The suborder name Rhopalocera refers to their antenna and means “clubbed horn”. Their antenna is different from those of moths. They are generally very colourful. Their wings are covered in tiny, overlapping scales, hence the “Lepidoptera” classification. Bright wing colours usually warn off predators; some wing patterns will provide camouflage when the butterfly is resting and some will mimic other species which may be known by predators as one to avoid. Butterflies have modified mouthparts that enable them to suck up nectar. The proboscis is like a long straw and is coiled up when not in use. They are very similar to moths but there are some general differences although there are exceptions: Butterflies antennae tend to be thin with a club at the tip- moths have feathery antennae Butterflies tend to fly around during the day - moths are generally nocturnal Butterflies hold their wings together above their bodies when they are resting- moths usually hold their wings flat or folded Butterflies are usually more colourful than moths.

Adult size: 12-30 mm wingspan

Out and about

Springtime is when butterflies emerge from their pupa and then lay eggs which in turn means that caterpillars will be hatching late spring and over summer and autumn. This time of year has many flowers out for the adults and lovely new growth on plants for the caterpillars to eat. Butterflies are found all over the world, except in Antarctica.In Australia there are approximately 400 species found in virtually every habitat and widespread throughout the country.

Reproduction and Life cycle

Butterflies go through complete metamorphosis, having four stages in their life cycle: egg, larva, pupa and adult. The female will lay her eggs on plants where the caterpillars will have a ready source of food. Some butterflies lay eggs singly; others will lay them in clusters. Eggs are laid in spring, summer or autumn, depending on the species. Caterpillars are extremely vulnerable to predators so the females will lay hundreds of eggs as only a small percentage will reach adulthood. Environmental factors and species will often determine how long it takes for the eggs to hatch. Once the larvae hatch they begin eating leaves and continue to eat, moulting several times and growing rapidly until they are fully grown. They will then make a cocoon in which to pupate; transforming from a caterpillar to a butterfly emerging in spring. The average lifespan of a butterfly is two to three weeks.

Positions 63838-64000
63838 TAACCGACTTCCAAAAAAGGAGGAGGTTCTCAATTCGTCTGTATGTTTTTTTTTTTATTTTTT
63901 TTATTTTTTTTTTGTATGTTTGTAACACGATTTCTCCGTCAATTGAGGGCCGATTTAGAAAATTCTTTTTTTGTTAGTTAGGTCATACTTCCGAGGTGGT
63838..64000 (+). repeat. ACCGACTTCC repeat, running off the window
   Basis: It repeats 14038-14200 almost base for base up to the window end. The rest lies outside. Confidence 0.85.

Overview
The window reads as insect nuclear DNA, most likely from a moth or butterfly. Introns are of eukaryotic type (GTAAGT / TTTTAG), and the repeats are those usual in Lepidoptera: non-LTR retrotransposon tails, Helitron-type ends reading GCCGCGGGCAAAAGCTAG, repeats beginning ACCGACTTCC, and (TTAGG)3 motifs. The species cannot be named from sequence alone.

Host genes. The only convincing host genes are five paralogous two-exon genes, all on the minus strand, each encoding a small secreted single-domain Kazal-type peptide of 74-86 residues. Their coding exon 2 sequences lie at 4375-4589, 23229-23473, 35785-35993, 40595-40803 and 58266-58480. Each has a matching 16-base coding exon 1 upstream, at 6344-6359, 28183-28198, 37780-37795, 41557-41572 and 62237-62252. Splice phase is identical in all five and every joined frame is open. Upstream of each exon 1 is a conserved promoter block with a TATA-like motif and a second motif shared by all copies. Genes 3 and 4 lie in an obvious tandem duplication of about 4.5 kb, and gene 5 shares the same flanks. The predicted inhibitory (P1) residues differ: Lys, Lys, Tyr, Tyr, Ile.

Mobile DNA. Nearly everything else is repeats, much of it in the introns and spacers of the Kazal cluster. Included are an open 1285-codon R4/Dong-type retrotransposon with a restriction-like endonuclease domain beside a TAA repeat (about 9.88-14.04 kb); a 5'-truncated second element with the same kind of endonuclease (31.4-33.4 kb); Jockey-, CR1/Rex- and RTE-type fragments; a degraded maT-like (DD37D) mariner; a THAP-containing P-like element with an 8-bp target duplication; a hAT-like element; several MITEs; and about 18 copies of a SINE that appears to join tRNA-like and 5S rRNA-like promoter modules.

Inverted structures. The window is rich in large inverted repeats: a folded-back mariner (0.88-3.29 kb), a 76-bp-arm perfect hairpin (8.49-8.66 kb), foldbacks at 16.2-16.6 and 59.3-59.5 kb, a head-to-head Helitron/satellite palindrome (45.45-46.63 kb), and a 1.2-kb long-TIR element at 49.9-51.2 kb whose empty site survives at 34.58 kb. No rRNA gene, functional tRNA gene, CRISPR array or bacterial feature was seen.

To deter

To control

Action is taken against the larvae. See the entry on caterpillars for more information.

Plants to repel

Chamomile / Dill / Hyssop / Mint / Rosemary / Sage / Southernwood / Thyme / Land cress (Barbarea vulgaris) can be planted near brassicas as a ‘trap and kill’ plant.Moths and butterflies are attracted to this plant, favouring it over brassicas, and lay their eggs on it. When the larvae hatch and begin to eat it they will actually be poisoned and die. Land cress belongs to the mustard family, and is also known as winter rocket, bittercress, herb Barbara, upland cress.

Plants to attract

Ajuga / Astralagus / Heather / Lavender / Red clover


Birds are the main predator of butterflies but other insects will prey on the larvae - Ground beetles /Lacewings / Tachinid flies / Parasitic wasps / Assassin bugs. Trichogramma wasps will parasitise the eggs
Why they are both Beneficial & Pest
Butterflies themselves are not a pest as they don’t eat plants feeding instead on nectar and pollen. In fact they are important pollinators of plants. It is their larvae, the caterpillars, that can cause so much destruction. As with many insects in the garden, it is important to observe just how much damage is being done and if it is really a concern. Ideally, we should discourage them from laying the eggs on our vegetables in the first place, The caterpillars of all butterflies need to eat something, but many of them don’t harm our vegetables and the adults are extremely beautiful. For example the larvae of the Orchard swallowtail butterfly (Papilio aegeus) occasionally does a small amount of damage to citrus trees, but not enough to really be a pest. Some are pests of specific plants, such as the Cycad blue butterfly (Theclinesthes onycha) and Cabbage white butterfly (Pieris rapae). The cycad butterfly has never bothered us, but if you are attached to your cycads then you would want to watch out for it. We’re always on the lookout for the cabbage white butterfly, as it can do extensive damage to vegetable crops.